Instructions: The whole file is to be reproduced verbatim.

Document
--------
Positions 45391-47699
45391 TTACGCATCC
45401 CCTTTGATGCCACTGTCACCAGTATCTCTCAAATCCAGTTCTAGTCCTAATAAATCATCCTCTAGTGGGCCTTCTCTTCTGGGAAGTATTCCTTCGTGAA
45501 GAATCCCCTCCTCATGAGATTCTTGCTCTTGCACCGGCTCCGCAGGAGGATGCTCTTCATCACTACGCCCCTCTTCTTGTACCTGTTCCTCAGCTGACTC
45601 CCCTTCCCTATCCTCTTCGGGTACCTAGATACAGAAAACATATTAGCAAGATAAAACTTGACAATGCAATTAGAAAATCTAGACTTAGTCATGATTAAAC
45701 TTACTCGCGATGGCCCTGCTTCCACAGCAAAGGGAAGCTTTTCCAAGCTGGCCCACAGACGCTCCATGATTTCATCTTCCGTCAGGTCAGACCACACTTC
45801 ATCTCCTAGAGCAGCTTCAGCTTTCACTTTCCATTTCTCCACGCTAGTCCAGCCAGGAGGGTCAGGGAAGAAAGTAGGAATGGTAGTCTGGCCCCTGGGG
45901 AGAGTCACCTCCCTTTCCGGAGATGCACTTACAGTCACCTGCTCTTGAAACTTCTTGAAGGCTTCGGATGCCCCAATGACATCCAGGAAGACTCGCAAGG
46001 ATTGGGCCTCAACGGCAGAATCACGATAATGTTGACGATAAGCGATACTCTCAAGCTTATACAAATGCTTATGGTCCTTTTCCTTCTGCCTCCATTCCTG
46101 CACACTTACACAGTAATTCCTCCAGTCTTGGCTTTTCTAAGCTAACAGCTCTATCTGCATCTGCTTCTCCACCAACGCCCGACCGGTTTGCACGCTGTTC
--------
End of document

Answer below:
Positions 45391-47699
45391 TTACGCATCC
45401 CCTTTGATGCCACTGTCACCAGTATCTCTCAAATCCAGTTCTAGTCCTAATAAATCATCCTCTAGTGGGCCTTCTCTTCTGGGAAGTATTCCTTCGTGAA
45501 GAATCCCCTCCTCATGAGATTCTTGCTCTTGCACCGGCTCCGCAGGAGGATGCTCTTCATCACTACGCCCCTCTTCTTGTACCTGTTCCTCAGCTGACTC
45601 CCCTTCCCTATCCTCTTCGGGTACCTAGATACAGAAAACATATTAGCAAGATAAAACTTGACAATGCAATTAGAAAATCTAGACTTAGTCATGATTAAAC
45701 TTACTCGCGATGGCCCTGCTTCCACAGCAAAGGGAAGCTTTTCCAAGCTGGCCCACAGACGCTCCATGATTTCATCTTCCGTCAGGTCAGACCACACTTC
45801 ATCTCCTAGAGCAGCTTCAGCTTTCACTTTCCATTTCTCCACGCTAGTCCAGCCAGGAGGGTCAGGGAAGAAAGTAGGAATGGTAGTCTGGCCCCTGGGG
45901 AGAGTCACCTCCCTTTCCGGAGATGCACTTACAGTCACCTGCTCTTGAAACTTCTTGAAGGCTTCGGATGCCCCAATGACATCCAGGAAGACTCGCAAGG
46001 ATTGGGCCTCAACGGCAGAATCACGATAATGTTGACGATAAGCGATACTCTCAAGCTTATACAAATGCTTATGGTCCTTTTCCTTCTGCCTCCATTCCTG
46101 CACACTTACACAGTAATTCCTCCAGTCTTGGCTTTTCTAAGCTAACAGCTCTATCTGCATCTGCTTCTCCACCAACGCCCGACCGGTTTGCACGCTGTTC